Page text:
Unemployment Lowest Since April 2009

Jobs Ahead

Although economists predicted that the unemployment rate would increase to 9.5 percent, the unemployment rate went in the other direction, dropping 9 percent last month from 9.4 percent in December. Many would consider this good news, but a number of skeptical analysts don’t see it this way. The government reported that 36,000 new jobs were created last month—the fewest in four months. And analysts say this might not be a sign that that economic recovery is picking up pace.

Jim O’Sullivan, chief economist at MF Global, said that the market is discounting the big drop in the unemployment rate. “The information value of this report is limited because it was obviously affected by the weather,” he said.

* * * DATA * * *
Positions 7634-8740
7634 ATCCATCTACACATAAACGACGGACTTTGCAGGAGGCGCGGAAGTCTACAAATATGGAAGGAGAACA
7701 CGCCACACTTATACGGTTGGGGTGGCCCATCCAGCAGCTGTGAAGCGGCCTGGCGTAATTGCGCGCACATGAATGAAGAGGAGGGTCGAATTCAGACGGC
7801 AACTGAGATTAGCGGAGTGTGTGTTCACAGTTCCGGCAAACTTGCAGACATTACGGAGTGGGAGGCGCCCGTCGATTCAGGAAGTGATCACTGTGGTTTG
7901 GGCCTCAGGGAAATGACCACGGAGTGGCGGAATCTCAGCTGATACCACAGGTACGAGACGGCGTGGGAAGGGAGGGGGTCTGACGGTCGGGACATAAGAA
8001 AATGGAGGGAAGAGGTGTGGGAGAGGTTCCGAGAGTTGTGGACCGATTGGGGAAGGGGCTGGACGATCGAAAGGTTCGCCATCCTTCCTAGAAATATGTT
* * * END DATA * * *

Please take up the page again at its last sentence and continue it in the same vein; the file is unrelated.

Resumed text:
The unemployment rate fell despite the small number of new jobs because some people who are out of work gave up looking for a new job, Mr. O’Sullivan said.

Andrew Wilkinson, senior market analyst at Interactive Brokers, said: “It’s extremely difficult to see beyond the snow to understand today’s data.”

Fortunately, during a recent speech the National Press Club, Federal Reserve Chairman Ben Bernanke said the Fed expects the economy to improve this year and inflation to remain low.


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